Statement of the Permanent Citizens Advisory Committee to the MTA
Before the MTA Board
July 28, 2010
I am William Henderson, Executive Director of the Permanent Citizens Advisory Committee to the MTA. The PCAC is composed of the members of three riders’ councils established by the State legislature in 1981 and addresses regional issues as well as coordinating the work of the councils.
First, I want to take a moment to commend this Board and the senior staff of the MTA and agencies for the great efforts that you have made over the past eight months to put the MTA’s fiscal house in order. It’s not something we say often, and whether we agree or disagree, our members and staff greatly appreciates the work that you do.
The way that we fund transit in this region is based on a unique understanding among those representing a range of interests that transit provides substantial benefits to parties other than the people who ride it. The benefits to riders are clear, and riders pay for those benefits through fares that make up the highest percentage of the cost of operation of any major transit system in the nation. What sets us apart, however, is that we also acknowledge the value that a functioning transit system creates for drivers, for business and industry, and for the owners of real property. It’s a truism, but one worth repeating that this region simply could not function without a working transit system.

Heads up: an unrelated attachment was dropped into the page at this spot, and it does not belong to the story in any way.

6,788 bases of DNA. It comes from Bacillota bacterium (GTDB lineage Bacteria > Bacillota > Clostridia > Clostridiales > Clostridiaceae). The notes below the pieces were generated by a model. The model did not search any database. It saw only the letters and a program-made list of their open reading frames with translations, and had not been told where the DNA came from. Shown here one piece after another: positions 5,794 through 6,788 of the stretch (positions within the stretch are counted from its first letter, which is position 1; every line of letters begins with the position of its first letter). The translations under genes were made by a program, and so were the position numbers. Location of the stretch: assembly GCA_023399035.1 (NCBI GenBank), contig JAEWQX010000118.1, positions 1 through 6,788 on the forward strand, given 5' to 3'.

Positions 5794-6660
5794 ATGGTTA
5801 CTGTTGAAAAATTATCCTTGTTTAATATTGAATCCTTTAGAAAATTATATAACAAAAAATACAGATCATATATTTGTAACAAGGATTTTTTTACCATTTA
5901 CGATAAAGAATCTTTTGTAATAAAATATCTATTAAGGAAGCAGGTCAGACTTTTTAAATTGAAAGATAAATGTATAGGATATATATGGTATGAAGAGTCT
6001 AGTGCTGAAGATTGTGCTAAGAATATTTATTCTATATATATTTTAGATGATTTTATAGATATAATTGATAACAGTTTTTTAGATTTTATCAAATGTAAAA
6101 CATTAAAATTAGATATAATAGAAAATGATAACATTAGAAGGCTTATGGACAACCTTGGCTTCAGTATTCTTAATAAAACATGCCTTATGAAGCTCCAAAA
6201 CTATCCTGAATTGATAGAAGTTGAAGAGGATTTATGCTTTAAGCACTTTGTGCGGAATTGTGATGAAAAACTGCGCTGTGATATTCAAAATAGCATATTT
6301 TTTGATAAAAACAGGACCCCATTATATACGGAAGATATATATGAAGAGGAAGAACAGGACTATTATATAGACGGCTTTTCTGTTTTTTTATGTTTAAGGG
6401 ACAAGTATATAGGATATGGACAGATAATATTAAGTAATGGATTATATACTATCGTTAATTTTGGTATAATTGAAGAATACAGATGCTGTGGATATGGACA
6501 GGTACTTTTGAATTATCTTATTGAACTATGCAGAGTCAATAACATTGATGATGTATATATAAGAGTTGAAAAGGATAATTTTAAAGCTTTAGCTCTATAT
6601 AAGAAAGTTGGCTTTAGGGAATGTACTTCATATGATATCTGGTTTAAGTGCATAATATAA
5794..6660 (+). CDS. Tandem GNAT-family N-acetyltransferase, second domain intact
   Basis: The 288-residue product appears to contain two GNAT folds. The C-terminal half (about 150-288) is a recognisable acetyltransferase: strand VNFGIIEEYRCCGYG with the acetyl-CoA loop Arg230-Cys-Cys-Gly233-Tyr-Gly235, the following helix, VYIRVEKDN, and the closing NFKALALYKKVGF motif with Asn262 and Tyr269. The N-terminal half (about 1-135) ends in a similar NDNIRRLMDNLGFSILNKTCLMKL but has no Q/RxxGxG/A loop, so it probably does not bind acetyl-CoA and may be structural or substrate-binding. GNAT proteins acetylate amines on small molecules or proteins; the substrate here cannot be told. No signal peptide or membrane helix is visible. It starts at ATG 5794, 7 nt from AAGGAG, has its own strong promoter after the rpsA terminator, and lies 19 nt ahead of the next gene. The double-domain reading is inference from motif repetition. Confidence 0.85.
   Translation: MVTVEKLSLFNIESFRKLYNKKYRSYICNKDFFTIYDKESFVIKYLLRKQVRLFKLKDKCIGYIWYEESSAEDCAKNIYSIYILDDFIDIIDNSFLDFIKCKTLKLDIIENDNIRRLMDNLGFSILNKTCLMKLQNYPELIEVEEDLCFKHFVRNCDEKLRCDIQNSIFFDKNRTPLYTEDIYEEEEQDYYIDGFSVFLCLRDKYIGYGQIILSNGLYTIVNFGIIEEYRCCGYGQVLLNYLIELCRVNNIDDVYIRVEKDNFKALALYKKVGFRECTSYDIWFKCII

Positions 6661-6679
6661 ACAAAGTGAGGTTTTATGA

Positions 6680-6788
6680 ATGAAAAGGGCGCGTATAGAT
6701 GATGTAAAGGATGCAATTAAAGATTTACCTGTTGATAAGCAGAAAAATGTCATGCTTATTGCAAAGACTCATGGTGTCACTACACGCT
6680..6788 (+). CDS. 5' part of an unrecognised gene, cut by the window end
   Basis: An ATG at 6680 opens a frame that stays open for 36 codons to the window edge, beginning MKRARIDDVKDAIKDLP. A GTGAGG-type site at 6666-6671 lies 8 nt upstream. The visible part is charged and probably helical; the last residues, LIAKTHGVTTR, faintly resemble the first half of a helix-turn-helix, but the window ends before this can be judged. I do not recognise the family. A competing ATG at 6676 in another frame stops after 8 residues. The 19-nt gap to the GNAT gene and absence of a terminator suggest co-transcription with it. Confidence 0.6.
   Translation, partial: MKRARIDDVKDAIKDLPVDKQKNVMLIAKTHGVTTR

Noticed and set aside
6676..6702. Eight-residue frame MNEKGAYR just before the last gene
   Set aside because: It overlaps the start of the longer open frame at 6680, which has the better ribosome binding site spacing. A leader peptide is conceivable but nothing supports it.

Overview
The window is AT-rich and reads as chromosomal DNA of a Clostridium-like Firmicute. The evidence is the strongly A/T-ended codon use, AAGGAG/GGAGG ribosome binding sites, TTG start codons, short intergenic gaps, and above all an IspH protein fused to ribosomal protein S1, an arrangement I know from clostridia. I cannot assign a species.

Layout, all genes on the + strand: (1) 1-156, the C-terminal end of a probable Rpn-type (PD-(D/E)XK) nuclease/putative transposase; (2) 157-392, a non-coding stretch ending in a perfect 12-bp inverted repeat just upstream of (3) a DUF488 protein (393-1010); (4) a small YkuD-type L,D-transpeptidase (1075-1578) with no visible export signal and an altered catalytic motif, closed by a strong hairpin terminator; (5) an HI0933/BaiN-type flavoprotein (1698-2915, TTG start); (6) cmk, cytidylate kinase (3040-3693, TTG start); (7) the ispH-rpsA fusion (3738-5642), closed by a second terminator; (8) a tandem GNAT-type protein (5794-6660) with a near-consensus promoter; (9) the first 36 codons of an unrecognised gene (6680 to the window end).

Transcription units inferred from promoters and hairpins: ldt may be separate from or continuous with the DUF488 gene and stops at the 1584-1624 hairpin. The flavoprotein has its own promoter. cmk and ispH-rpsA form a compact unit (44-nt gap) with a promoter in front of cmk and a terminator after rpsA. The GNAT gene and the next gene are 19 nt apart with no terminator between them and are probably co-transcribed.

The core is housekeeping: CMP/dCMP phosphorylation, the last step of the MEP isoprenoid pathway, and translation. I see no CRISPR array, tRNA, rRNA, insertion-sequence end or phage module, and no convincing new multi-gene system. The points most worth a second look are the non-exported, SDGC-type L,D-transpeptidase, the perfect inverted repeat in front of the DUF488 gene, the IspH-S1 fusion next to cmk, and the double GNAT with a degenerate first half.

Last spring we believed that we had an arrangement that was based on an equitable division of responsibility between those benefited by transit. More recently, however, riders are increasingly feeling that while others fail to act or even withdraw funding, they are being held to this deal and being forced to shoulder an ever larger burden through service cuts and fare increases. Further, some of the proposals that have been advanced, such as restrictions on time based MetroCards and commuter rail tickets, threaten to change riders’ view of transit as a first option for moving around the region.
The PCAC and its Councils have consistently supported fare policy that includes regular moderate increases to maintain the careful balance between the various MTA funding sources. While we recognize that efforts have been made to reduce the impact of the present fare increase proposals on those least able to afford them, we cannot tolerate a situation where riders carry an ever larger share of burden of supporting this system. We recognize that a fare increase may be a necessary evil, but in the longer run, any MTA financial plan must aim to restore balance between what is provided and what is received by the beneficiaries of the transit system.